Abstract

The use of weak phase-retarding diffusers in coherent imaging systems is analyzed. It is shown that ringing caused by diffraction from dust or blemishes can be significantly reduced by a diffuser that scatters light slightly beyond the first interference minimum of the diffraction pattern, provided that the specular transmission of the diffuser is small. Weak phase diffusers, whose phase standard deviations are a small part of a wavelength, accomplish this is an optimal manner. The characteristics of the speckle patterns that consititute their spatially filtered images are found to depend not only on the size of the aperture of the imaging system, but on the Wiener spectrum of the phase and the statistical law that the phase obeys. It is shown that random diffusers with normally distributed phase can easily be constructed that produce image speckle patterns whose Wiener spectra consist primarily of high spatial frequencies, if the size of the aperture of the imaging system is greater than a specified minimum. Speckle patterns are also found to exist near the image of a phase diffuser even when the aperture of the imaging system is large, and their Wiener spectra are functions of their distances from the image of the diffuser.

© 1975 Optical Society of America

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References

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  1. L. H. Enloe, Bell Syst. Tech. J. 46, 1479 (1967).
    [CrossRef]
  2. H. J. Gerritsen, W. J. Hannan, and E. G. Ramberg, Appl. Opt. 7, 2301 (1968).
    [CrossRef] [PubMed]
  3. J. Upatnieks and R. W. Lewis, Appl. Opt. 12, 2161 (1973).
    [CrossRef] [PubMed]
  4. J. Upatnieks, Appl. Opt. 6, 1905 (1967).
    [CrossRef] [PubMed]
  5. J. S. Bendat and A. G. Piersol, Measurement and Analysis of Random Data (Wiley, New York, 1966), p. 79.
  6. E. D. Rainville, Special Functions (Macmillan, New York, 1960), p. 56.
  7. J. H. Laning and R. H. Battin, Random Processes in Automatic Control (McGraw-Hill, New York, 1956), p. 83.
  8. E. L. O’Neill, Introduction to Statistical Optics (Addison–Wesley, Reading, Mass., 1963), p. 101.
  9. J. C. Dainty and W. T. Welford, Opt. Commun. 3, 289 (1971).
    [CrossRef]
  10. H. J. Caulfield, in Proceedings of the SPIE Seminar on Developments in Holography, Vol. 25 (Redondo Beach, Calif., 1971), p. 111.
    [CrossRef]
  11. R. C. Waag and K. T. Knox, J. Opt. Soc. Am. 62, 877 (1972).
    [CrossRef]
  12. J. W. Goodman, Proc. IEEE 53, 1688 (1965).
    [CrossRef]
  13. L. I. Goldfischer, J. Opt. Soc. Am. 55, 247 (1965).
    [CrossRef]
  14. J. C. Dainty, Opt. Acta 17, 761 (1970).
    [CrossRef]
  15. J. C. Dainty, J. Opt. Soc. Am. 62, 595 (1972).
    [CrossRef]
  16. H. H. Hopkins, Proc. R. Soc. (London) A 217, 408 (1953).
    [CrossRef]
  17. J. C. Dainty, Opt. Acta 18, 327 (1971).
    [CrossRef]
  18. R. Barakat, Opt. Acta 20, 729 (1973).
    [CrossRef]
  19. A. A. Scribot, Opt. Commun. 11, 348 (1974).
    [CrossRef]
  20. C. N. Kurtz, J. Opt. Soc. Am. 62, 982 (1972).
    [CrossRef]
  21. M. J. Beran and G. P. Parrent, Theory of Partial Coherence (Prentice–Hall, Englewood Cliffs, N. J., 1964), p. 118.
  22. P. S. Considine, J. Opt. Soc. Am. 56, 1001 (1966).
    [CrossRef]
  23. S. Lowenthal and D. Joyeux, J. Opt. Soc. Am. 61, 847 (1971)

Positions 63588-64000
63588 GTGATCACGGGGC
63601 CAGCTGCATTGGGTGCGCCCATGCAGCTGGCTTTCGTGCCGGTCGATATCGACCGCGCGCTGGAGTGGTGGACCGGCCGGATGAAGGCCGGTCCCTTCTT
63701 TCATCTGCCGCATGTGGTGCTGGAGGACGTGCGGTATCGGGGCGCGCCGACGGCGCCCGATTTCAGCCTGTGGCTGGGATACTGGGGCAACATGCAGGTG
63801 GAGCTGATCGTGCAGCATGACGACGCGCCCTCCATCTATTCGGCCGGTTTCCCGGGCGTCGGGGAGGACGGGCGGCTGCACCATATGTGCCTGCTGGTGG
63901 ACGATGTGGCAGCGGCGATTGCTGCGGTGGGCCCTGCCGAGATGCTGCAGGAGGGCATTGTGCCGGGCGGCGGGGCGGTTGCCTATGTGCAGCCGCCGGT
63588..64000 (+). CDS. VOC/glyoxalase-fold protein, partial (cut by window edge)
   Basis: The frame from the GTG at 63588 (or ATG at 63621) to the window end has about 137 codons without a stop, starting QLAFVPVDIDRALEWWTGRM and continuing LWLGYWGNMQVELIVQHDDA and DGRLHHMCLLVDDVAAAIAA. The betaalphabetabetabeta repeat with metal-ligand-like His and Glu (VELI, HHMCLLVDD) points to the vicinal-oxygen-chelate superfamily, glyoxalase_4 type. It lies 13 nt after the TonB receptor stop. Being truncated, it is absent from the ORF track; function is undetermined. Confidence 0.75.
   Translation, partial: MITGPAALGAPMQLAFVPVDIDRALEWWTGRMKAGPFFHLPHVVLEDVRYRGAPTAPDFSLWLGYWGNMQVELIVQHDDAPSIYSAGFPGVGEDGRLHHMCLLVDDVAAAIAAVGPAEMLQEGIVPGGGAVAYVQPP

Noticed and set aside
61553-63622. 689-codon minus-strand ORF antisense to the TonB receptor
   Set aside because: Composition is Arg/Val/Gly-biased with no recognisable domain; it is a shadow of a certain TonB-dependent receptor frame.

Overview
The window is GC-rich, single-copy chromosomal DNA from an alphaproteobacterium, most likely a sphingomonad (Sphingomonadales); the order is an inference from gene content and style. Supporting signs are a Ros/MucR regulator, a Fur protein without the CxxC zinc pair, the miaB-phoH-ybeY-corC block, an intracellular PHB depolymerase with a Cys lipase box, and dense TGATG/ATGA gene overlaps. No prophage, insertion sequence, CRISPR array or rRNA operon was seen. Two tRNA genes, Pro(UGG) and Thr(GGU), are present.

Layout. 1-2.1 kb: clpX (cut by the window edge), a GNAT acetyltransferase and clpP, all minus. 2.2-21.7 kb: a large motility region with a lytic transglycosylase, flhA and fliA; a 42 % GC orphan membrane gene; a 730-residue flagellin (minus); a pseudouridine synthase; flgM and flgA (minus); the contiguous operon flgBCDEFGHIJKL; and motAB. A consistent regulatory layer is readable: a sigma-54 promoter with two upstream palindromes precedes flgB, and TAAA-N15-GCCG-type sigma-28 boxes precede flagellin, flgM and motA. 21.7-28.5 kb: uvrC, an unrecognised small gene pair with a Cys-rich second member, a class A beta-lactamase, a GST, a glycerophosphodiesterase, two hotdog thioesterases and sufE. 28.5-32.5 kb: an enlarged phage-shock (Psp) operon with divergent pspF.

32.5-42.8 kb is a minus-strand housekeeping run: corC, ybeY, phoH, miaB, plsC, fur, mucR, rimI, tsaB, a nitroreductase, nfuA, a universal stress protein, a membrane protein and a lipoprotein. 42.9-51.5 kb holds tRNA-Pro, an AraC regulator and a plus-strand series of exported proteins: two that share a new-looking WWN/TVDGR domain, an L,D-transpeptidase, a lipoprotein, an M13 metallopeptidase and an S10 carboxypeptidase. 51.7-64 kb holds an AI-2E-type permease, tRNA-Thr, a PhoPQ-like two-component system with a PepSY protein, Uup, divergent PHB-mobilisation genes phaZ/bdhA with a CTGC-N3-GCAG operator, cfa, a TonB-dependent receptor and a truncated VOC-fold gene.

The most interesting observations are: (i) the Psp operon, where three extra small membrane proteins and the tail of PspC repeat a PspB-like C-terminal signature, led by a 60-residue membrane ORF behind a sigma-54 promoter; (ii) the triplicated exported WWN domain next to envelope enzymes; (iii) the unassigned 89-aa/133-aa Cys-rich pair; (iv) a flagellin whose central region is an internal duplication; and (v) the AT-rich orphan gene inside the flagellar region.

[CrossRef]

1974 (1)

A. A. Scribot, Opt. Commun. 11, 348 (1974).
[CrossRef]

1973 (2)

1972 (3)

1971 (3)

S. Lowenthal and D. Joyeux, J. Opt. Soc. Am. 61, 847 (1971)
[CrossRef]

J. C. Dainty, Opt. Acta 18, 327 (1971).
[CrossRef]

J. C. Dainty and W. T. Welford, Opt. Commun. 3, 289 (1971).
[CrossRef]

1970 (1)

J. C. Dainty, Opt. Acta 17, 761 (1970).
[CrossRef]

1968 (1)

1967 (2)

L. H. Enloe, Bell Syst. Tech. J. 46, 1479 (1967).
[CrossRef]

J. Upatnieks, Appl. Opt. 6, 1905 (1967).
[CrossRef] [PubMed]

1966 (1)

1965 (2)

1953 (1)

H. H. Hopkins, Proc. R. Soc. (London) A 217, 408 (1953).
[CrossRef]

Barakat, R.

R. Barakat, Opt. Acta 20, 729 (1973).
[CrossRef]

Battin, R. H.

J. H. Laning and R. H. Battin, Random Processes in Automatic Control (McGraw-Hill, New York, 1956), p. 83.

Bendat, J. S.

J. S. Bendat and A. G. Piersol, Measurement and Analysis of Random Data (Wiley, New York, 1966), p. 79.

Beran, M. J.

M. J. Beran and G. P. Parrent, Theory of Partial Coherence (Prentice–Hall, Englewood Cliffs, N. J., 1964), p. 118.

Caulfield, H. J.

H. J. Caulfield, in Proceedings of the SPIE Seminar on Developments in Holography, Vol. 25 (Redondo Beach, Calif., 1971), p. 111.
[CrossRef]

Considine, P. S.

Dainty, J. C.

J. C. Dainty, J. Opt. Soc. Am. 62, 595 (1972).
[CrossRef]

J. C. Dainty and W. T. Welford, Opt. Commun. 3, 289 (1971).
[CrossRef]

J. C. Dainty, Opt. Acta 18, 327 (1971).
[CrossRef]

J. C. Dainty, Opt. Acta 17, 761 (1970).
[CrossRef]

Enloe, L. H.

L. H. Enloe, Bell Syst. Tech. J. 46, 1479 (1967).
[CrossRef]

Gerritsen, H. J.

Goldfischer, L. I.

Goodman, J. W.

J. W. Goodman, Proc. IEEE 53, 1688 (1965).
[CrossRef]

Hannan, W. J.

Hopkins, H. H.

H. H. Hopkins, Proc. R. Soc. (London) A 217, 408 (1953).
[CrossRef]

Joyeux, D.

Knox, K. T.

Kurtz, C. N.

Laning, J. H.

J. H. Laning and R. H. Battin, Random Processes in Automatic Control (McGraw-Hill, New York, 1956), p. 83.

Lewis, R. W.

Lowenthal, S.

O’Neill, E. L.

E. L. O’Neill, Introduction to Statistical Optics (Addison–Wesley, Reading, Mass., 1963), p. 101.

Parrent, G. P.

M. J. Beran and G. P. Parrent, Theory of Partial Coherence (Prentice–Hall, Englewood Cliffs, N. J., 1964), p. 118.

Piersol, A. G.

J. S. Bendat and A. G. Piersol, Measurement and Analysis of Random Data (Wiley, New York, 1966), p. 79.

Rainville, E. D.

E. D. Rainville, Special Functions (Macmillan, New York, 1960), p. 56.

Ramberg, E. G.

Scribot, A. A.

A. A. Scribot, Opt. Commun. 11, 348 (1974).
[CrossRef]

Upatnieks, J.

Waag, R. C.

Welford, W. T.

J. C. Dainty and W. T. Welford, Opt. Commun. 3, 289 (1971).
[CrossRef]

Appl. Opt. (3)

Bell Syst. Tech. J. (1)

L. H. Enloe, Bell Syst. Tech. J. 46, 1479 (1967).
[CrossRef]

J. Opt. Soc. Am. (6)

Opt. Acta (3)

J. C. Dainty, Opt. Acta 18, 327 (1971).
[CrossRef]

R. Barakat, Opt. Acta 20, 729 (1973).
[CrossRef]

J. C. Dainty, Opt. Acta 17, 761 (1970).
[CrossRef]

Opt. Commun. (2)

A. A. Scribot, Opt. Commun. 11, 348 (1974).
[CrossRef]

J. C. Dainty and W. T. Welford, Opt. Commun. 3, 289 (1971).
[CrossRef]

Proc. IEEE (1)

J. W. Goodman, Proc. IEEE 53, 1688 (1965).
[CrossRef]

Proc. R. Soc. (London) A (1)

H. H. Hopkins, Proc. R. Soc. (London) A 217, 408 (1953).
[CrossRef]

Other (6)

M. J. Beran and G. P. Parrent, Theory of Partial Coherence (Prentice–Hall, Englewood Cliffs, N. J., 1964), p. 118.

H. J. Caulfield, in Proceedings of the SPIE Seminar on Developments in Holography, Vol. 25 (Redondo Beach, Calif., 1971), p. 111.
[CrossRef]

J. S. Bendat and A. G. Piersol, Measurement and Analysis of Random Data (Wiley, New York, 1966), p. 79.

E. D. Rainville, Special Functions (Macmillan, New York, 1960), p. 56.

J. H. Laning and R. H. Battin, Random Processes in Automatic Control (McGraw-Hill, New York, 1956), p. 83.